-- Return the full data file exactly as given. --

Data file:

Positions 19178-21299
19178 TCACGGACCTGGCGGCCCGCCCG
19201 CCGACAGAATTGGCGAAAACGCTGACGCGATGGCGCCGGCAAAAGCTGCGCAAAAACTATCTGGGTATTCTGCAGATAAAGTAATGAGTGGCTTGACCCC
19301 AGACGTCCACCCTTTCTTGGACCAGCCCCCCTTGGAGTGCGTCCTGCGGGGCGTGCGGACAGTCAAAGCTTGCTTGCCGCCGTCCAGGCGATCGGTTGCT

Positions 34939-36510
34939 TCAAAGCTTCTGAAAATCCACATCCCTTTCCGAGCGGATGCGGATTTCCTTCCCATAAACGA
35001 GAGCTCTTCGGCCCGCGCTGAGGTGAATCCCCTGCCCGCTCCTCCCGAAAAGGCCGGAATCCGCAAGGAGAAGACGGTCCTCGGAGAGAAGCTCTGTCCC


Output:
Positions 19178-21299
19178 TCACGGACCTGGCGGCCCGCCCG
19201 CCGACAGAATTGGCGAAAACGCTGACGCGATGGCGCCGGCAAAAGCTGCGCAAAAACTATCTGGGTATTCTGCAGATAAAGTAATGAGTGGCTTGACCCC
19301 AGACGTCCACCCTTTCTTGGACCAGCCCCCCTTGGAGTGCGTCCTGCGGGGCGTGCGGACAGTCAAAGCTTGCTTGCCGCCGTCCAGGCGATCGGTTGCT

Positions 34939-36510
34939 TCAAAGCTTCTGAAAATCCACATCCCTTTCCGAGCGGATGCGGATTTCCTTCCCATAAACGA
35001 GAGCTCTTCGGCCCGCGCTGAGGTGAATCCCCTGCCCGCTCCTCCCGAAAAGGCCGGAATCCGCAAGGAGAAGACGGTCCTCGGAGAGAAGCTCTGTCCC